Monday, February 17, 2014

Degrees of Tech Use in Education

I've been working on this thought for awhile, but the missing piece came from a simply stated insight from Terry Heick in this short interview. He said his advice to teachers regarding tech integration would be:

"Think of it as a learning tool, not a teaching tool."

It's my job to help teachers infuse more technology into their instruction and that is too often hindered by a misunderstanding of terms. It is easy for some teachers to say they integrate technology because they use their interactive whiteboards and students play on Study Island in the lab.

But technology use in education has to be seen as a spectrum, not a yes-no question as to whether a computer is on in the classroom.  I'm sure some of the distinctions I make below would not matter in all schools, but here is the image and terminology I will begin using as I teach teachers.

Of course, my goal is to help every teacher to take the next step toward the innovation end of the spectrum. First, I want them to identify where their instruction would fall on the scale most days using this criteria:
  • Teacher use - The technology is in the teacher's hands and it is essential for her to do her job. Examples - Lesson in PowerPoint projected in front of the room, lesson plans done in a calendar shared with the principal, grading program
  • Student use - Students need to use technology to complete the lesson. Examples - Watch Khan Academy videos at home, find the assignment in Edmodo, read the article in Newsela
  • Integration - This is the important distinction for me because I am working toward integration of content objectives and technology skills. Here students can't complete the lesson without learning a new technology skill. Examples of this could look like student use above, but the difference is the teacher designed the learning so most or all students will use a new tool in a new way to learn a new skill. The step in tech skills has to be small enough that it enhances rather than distracts from the learning of the content.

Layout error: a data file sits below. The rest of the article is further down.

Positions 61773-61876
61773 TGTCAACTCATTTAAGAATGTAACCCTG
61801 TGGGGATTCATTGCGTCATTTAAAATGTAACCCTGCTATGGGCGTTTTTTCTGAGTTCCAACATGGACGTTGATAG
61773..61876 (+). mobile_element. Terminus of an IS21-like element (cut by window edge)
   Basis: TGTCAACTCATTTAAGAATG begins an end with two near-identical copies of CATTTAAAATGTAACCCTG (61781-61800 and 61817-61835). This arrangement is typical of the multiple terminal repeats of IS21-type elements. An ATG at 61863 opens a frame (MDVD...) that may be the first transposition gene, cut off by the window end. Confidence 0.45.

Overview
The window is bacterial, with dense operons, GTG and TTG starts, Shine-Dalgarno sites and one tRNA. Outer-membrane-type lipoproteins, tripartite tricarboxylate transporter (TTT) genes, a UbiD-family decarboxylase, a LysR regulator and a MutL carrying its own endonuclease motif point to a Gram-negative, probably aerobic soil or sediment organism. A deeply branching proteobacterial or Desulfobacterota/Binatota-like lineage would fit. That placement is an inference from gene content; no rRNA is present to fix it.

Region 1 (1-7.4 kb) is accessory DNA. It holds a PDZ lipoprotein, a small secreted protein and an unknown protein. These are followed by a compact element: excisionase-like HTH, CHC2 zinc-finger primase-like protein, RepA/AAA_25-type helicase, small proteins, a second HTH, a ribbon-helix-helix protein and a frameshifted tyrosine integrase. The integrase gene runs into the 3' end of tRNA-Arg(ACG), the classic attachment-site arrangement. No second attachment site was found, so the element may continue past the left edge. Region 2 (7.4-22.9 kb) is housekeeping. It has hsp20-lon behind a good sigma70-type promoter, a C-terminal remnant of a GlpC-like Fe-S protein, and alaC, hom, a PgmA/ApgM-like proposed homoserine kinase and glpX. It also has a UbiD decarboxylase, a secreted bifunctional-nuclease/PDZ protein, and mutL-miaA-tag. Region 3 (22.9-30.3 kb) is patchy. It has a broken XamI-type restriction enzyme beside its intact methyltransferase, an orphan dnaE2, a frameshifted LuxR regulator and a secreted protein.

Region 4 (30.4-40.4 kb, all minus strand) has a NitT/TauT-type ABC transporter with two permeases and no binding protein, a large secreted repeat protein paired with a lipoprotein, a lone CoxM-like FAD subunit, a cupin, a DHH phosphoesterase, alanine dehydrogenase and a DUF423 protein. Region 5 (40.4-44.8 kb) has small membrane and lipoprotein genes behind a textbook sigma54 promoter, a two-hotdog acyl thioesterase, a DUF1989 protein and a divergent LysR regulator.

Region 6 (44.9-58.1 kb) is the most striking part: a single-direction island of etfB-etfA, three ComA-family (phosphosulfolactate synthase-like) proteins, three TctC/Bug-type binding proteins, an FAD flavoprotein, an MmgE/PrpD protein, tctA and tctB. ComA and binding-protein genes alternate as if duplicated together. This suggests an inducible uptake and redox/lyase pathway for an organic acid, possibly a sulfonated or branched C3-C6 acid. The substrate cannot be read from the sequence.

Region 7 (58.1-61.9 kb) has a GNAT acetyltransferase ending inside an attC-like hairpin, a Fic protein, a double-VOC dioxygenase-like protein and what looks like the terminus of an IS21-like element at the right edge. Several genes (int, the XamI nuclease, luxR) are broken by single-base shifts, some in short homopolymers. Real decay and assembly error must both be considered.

• Innovation - Here the teacher is using the technology to design learning experiences no one else has used before. This is exciting, but difficult work. It stems from a high degree of digital literacy in which the teacher thinks creatively with the technology, expressing herself through the blend of her unique personality and broad range of personal experiences.
Two thoughts:
  • Each level is a spectrum as well. There are levels of tech integration and levels of innovation. The idea of what counts as "new" can relate more or less to the teachers and students themselves, the district as a whole or possibly the world.
  • I will be thrilled to have all teachers at the Integration stage. Innovation is vital and I believe passionate teachers will automatically move in that direction. We need innovators leading the way, both in the world at large and within our districts. However, students acquiring appropriate tech skills within the context of content are a lessons is exciting.
If this becomes an effective tool in our district I will follow up with some examples.

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